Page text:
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About this product
- DescriptionThinking about the Enlightenment looks beyond the current parameters of studying the Enlightenment, to the issues that can be understood by reflecting on the period in a broader context. Each of the thirteen original chapters, by an international and interdisciplinary team of contributors, illustrates the problematic legacy of the Enlightenment and the continued ramifications of its thinking since the eighteenth century. Together, they consider whether modernity can see its roots in the intellectual revolution of the seventeenth and eighteenth centuries. The collection is divided into six sections, preceded by a comprehensive introduction to the field and the most recent scholarship on the period. Across the sections, the contributors consider modern day encounters with Enlightenment thinking, including Kant's moral philosophy, the conflict between reason and faith, the significance of the Enlightenment of law and the gender inequality that persisted throughout the eighteenth century. By examining specific encounters with the problematic results of Enlightenment concerns, the contributors are able to illuminate and offer new perspectives on topics such as human nature, race, politics, gender and rationality. Drawing from history, philosophy, literature and anthropology, this book enables students and academics alike to take a fresh look at the Enlightenment and its legacy in the modern world.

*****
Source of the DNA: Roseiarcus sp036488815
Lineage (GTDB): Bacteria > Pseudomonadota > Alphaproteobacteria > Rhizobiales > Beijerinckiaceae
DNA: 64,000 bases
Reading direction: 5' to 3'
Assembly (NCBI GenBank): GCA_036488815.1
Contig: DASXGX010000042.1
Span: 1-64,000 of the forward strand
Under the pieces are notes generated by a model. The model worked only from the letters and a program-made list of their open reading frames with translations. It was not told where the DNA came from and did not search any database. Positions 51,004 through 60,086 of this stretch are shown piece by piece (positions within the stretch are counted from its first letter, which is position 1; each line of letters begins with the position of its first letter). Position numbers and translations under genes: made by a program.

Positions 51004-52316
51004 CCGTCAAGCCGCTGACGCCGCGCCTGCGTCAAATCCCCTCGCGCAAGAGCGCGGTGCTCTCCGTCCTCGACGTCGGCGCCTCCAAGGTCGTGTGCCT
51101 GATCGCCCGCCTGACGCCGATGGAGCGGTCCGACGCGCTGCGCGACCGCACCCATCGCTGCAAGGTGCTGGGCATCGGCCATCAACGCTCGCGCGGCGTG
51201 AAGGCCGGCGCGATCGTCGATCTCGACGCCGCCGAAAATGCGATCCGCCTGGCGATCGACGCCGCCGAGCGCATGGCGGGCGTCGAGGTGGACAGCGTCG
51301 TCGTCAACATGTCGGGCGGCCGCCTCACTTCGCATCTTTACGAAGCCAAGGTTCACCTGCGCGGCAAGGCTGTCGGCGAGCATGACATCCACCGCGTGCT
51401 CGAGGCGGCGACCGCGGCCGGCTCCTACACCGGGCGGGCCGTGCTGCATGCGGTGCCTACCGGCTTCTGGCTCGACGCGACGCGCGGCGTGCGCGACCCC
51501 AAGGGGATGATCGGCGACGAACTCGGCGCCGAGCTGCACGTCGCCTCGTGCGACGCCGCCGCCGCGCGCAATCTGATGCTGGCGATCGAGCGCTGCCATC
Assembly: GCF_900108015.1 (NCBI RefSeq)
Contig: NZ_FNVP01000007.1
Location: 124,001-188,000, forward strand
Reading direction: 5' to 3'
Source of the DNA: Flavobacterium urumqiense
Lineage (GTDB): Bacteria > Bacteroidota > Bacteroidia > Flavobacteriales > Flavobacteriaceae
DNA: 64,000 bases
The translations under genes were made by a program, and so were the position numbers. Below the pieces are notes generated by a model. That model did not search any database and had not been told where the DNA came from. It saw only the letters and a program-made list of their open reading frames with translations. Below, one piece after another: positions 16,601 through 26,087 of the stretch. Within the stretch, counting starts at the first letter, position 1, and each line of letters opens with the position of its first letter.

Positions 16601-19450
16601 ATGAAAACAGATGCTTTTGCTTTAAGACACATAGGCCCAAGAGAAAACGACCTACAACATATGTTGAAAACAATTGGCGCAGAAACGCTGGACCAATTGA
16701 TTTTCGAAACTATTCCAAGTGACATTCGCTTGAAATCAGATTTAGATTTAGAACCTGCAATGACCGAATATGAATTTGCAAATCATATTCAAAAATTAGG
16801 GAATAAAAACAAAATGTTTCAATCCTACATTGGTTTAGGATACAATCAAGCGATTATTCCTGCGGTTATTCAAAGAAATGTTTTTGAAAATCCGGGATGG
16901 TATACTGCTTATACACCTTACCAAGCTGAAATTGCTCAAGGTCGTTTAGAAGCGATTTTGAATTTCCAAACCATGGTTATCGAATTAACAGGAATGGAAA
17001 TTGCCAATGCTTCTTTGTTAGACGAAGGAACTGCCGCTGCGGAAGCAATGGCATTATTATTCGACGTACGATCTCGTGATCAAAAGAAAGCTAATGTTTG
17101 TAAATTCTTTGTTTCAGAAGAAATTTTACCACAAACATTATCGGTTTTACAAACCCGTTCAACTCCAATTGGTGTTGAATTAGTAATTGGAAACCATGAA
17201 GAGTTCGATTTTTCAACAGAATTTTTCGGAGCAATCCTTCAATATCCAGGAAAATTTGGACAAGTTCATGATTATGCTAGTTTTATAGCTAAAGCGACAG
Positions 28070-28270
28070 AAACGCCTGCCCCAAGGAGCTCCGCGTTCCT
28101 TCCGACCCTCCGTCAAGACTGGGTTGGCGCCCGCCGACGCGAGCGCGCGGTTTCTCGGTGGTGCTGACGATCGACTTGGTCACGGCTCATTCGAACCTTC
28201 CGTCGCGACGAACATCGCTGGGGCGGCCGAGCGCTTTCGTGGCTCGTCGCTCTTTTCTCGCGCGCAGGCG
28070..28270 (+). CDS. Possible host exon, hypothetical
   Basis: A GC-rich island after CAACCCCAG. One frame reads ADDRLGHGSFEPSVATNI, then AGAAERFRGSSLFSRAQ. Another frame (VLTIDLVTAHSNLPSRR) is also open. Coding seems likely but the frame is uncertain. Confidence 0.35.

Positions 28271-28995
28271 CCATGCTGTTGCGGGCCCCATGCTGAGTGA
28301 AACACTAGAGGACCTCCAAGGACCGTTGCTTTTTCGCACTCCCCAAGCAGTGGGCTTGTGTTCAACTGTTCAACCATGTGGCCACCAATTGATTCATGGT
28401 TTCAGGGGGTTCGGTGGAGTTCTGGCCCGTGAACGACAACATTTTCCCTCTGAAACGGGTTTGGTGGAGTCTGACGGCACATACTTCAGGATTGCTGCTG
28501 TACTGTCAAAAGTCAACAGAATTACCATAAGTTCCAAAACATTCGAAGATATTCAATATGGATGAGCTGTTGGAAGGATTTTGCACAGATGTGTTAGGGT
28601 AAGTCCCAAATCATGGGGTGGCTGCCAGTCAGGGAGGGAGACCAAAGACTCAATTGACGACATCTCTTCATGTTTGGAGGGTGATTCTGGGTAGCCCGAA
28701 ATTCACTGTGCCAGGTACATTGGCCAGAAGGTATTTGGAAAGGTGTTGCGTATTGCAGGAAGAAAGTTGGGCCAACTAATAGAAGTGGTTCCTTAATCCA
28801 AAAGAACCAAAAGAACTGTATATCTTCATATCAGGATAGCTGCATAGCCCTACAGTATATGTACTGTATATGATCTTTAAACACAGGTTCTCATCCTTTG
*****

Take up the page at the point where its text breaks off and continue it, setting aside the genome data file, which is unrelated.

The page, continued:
- Author BiographyMartin L. Davies is Emeritus Reader in History at the University of Leicester. His publications include Historics: Why History Dominates Contemporary Society (Routledge, 2006) and How History Works (Routledge, 2016).
- PublisherTaylor & Francis Ltd
- Date of Publication01/04/2016
- SubjectRegional History
- Place of PublicationLondon
- Country of PublicationUnited Kingdom
- Weight430 g
- Width156 mm
- Height234 mm
- Edited byMartin L. Davies
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